Free Speech Implodes Forced Union Fees

Jun 27, 2018

In another major victory for free speech, the Supreme Court ruled 5-4 today in Janus v. AFSCME that nonunion workers cannot be forced to pay fees to public sector unions. Those fees, approved by the court in the 1977 case Abood v. Detroit Board of Education, cover collective bargaining costs, such as contract negotiations for better wages, but are meant to exclude political advocacy. However, the unions were also using them to support political activity, and employees were forced to support ideologies that were against their sincerely held beliefs. Today, the Court reversed the Abood case and struck down forced union fees for public sector unions.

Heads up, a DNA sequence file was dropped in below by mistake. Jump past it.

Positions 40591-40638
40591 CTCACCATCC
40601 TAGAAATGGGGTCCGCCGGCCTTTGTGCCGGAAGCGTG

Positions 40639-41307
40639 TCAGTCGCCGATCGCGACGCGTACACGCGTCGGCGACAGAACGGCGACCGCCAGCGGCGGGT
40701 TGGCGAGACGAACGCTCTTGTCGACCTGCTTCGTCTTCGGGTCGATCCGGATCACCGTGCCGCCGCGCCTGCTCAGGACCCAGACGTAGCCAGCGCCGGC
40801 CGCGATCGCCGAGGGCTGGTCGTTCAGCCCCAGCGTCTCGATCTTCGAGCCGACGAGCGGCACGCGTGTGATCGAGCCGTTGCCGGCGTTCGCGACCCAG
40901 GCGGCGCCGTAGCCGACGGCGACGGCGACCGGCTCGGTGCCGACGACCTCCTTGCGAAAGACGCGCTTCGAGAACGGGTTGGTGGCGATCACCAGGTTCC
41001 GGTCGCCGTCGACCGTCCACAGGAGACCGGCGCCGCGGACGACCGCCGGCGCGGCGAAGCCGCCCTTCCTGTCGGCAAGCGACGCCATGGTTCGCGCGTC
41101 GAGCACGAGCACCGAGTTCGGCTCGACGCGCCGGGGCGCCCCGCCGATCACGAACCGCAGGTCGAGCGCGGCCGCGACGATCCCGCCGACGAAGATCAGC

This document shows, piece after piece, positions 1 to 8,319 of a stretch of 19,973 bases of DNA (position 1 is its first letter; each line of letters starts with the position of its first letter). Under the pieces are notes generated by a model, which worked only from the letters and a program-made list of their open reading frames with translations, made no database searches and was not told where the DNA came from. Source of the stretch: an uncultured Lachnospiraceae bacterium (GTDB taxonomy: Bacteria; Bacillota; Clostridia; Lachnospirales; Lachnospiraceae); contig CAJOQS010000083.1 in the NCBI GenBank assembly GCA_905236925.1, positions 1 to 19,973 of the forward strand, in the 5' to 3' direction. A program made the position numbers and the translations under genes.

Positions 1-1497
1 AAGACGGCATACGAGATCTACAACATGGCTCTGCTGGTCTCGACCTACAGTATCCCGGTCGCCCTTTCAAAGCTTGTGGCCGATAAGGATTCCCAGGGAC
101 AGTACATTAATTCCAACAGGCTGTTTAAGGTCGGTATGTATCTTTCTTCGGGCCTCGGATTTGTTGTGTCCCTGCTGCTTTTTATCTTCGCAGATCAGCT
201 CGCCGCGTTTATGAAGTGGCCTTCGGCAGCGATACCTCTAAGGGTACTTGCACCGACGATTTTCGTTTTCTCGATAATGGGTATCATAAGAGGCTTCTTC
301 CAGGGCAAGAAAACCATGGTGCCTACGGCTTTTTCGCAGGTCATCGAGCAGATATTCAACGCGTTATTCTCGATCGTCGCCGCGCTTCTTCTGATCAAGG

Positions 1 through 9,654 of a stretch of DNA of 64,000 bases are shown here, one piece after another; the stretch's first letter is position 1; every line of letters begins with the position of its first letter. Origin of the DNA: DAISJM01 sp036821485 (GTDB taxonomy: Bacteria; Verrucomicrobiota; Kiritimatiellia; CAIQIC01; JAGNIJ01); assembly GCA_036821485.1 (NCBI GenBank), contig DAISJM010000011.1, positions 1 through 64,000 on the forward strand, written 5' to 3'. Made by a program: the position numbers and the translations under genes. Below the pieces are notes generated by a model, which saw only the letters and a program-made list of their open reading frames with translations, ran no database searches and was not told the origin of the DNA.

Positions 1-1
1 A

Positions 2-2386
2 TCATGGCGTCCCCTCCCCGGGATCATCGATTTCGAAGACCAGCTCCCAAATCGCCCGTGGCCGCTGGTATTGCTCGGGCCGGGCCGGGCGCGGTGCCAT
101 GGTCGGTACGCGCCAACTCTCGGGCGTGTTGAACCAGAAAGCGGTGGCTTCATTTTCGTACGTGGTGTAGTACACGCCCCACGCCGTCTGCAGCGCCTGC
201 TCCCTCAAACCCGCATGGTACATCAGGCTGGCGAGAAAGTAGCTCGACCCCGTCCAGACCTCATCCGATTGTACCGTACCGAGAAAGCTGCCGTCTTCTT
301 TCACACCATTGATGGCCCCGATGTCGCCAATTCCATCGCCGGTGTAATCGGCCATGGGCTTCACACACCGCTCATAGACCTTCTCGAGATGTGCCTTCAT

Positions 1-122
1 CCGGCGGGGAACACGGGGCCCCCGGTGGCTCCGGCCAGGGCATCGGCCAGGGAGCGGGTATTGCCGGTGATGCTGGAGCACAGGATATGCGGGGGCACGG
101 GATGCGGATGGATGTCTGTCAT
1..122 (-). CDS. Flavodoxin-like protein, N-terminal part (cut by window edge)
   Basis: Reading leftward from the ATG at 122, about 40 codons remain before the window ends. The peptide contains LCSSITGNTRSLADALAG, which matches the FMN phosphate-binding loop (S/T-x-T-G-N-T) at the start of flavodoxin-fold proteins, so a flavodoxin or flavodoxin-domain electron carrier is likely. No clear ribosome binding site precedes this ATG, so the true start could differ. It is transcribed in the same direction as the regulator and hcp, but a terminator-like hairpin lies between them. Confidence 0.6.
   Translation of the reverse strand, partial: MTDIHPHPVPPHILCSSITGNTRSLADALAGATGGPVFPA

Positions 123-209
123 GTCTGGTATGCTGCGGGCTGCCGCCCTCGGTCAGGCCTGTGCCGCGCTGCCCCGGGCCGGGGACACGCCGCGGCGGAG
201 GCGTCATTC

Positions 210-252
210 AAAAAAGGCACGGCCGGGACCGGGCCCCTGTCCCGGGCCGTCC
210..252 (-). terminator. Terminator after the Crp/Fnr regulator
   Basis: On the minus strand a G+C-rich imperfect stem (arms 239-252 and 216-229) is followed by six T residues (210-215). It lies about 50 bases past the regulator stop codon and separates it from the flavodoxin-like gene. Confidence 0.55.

The plaintiff, Mark Janus, an employee at the Illinois Department of Healthcare and Human Services, argued that having to pay the fees violates the First Amendment and asked the Court to overrule the 40-year-old Supreme Court decision. He argued that there was little distinction, for instance, between requiring employees to fund unions that engage in political lobbying and requiring them to fund political groups such as the Democratic Party. In 22 states, including Illinois, government workers can opt out of joining a union. However, they must pay a “fair share” fee to cover costs for representing them, excluding union political or lobbying expenses.

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